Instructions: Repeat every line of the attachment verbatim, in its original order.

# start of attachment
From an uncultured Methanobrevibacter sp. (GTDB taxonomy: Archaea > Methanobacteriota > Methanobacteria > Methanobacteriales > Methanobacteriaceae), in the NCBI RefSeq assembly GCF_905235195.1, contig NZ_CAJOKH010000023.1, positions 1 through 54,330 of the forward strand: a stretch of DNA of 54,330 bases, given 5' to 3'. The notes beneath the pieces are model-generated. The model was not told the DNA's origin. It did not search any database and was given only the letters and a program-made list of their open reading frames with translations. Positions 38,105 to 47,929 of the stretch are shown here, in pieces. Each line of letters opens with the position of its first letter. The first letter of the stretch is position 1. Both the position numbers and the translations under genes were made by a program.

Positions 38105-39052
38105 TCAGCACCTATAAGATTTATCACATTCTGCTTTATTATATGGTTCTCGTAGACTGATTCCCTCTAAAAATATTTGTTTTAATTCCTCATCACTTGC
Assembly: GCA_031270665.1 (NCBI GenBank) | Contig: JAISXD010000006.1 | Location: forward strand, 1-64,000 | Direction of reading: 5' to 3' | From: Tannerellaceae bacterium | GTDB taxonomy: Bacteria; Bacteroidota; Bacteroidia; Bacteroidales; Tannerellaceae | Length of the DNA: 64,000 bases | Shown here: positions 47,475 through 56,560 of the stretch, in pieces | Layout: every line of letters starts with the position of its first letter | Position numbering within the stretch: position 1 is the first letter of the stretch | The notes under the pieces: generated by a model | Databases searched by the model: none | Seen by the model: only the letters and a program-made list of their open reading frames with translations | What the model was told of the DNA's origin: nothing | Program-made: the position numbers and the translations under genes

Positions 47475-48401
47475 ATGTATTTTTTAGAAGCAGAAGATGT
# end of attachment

From an uncultured Methanobrevibacter sp. (GTDB taxonomy: Archaea > Methanobacteriota > Methanobacteria > Methanobacteriales > Methanobacteriaceae), in the NCBI RefSeq assembly GCF_905235195.1, contig NZ_CAJOKH010000023.1, positions 1 through 54,330 of the forward strand: a stretch of DNA of 54,330 bases, given 5' to 3'. The notes beneath the pieces are model-generated. The model was not told the DNA's origin. It did not search any database and was given only the letters and a program-made list of their open reading frames with translations. Positions 38,105 to 47,929 of the stretch are shown here, in pieces. Each line of letters opens with the position of its first letter. The first letter of the stretch is position 1. Both the position numbers and the translations under genes were made by a program.

Positions 38105-39052
38105 TCAGCACCTATAAGATTTATCACATTCTGCTTTATTATATGGTTCTCGTAGACTGATTCCCTCTAAAAATATTTGTTTTAATTCCTCATCACTTGC
Assembly: GCA_031270665.1 (NCBI GenBank) | Contig: JAISXD010000006.1 | Location: forward strand, 1-64,000 | Direction of reading: 5' to 3' | From: Tannerellaceae bacterium | GTDB taxonomy: Bacteria; Bacteroidota; Bacteroidia; Bacteroidales; Tannerellaceae | Length of the DNA: 64,000 bases | Shown here: positions 47,475 through 56,560 of the stretch, in pieces | Layout: every line of letters starts with the position of its first letter | Position numbering within the stretch: position 1 is the first letter of the stretch | The notes under the pieces: generated by a model | Databases searched by the model: none | Seen by the model: only the letters and a program-made list of their open reading frames with translations | What the model was told of the DNA's origin: nothing | Program-made: the position numbers and the translations under genes

Positions 47475-48401
47475 ATGTATTTTTTAGAAGCAGAAGATGT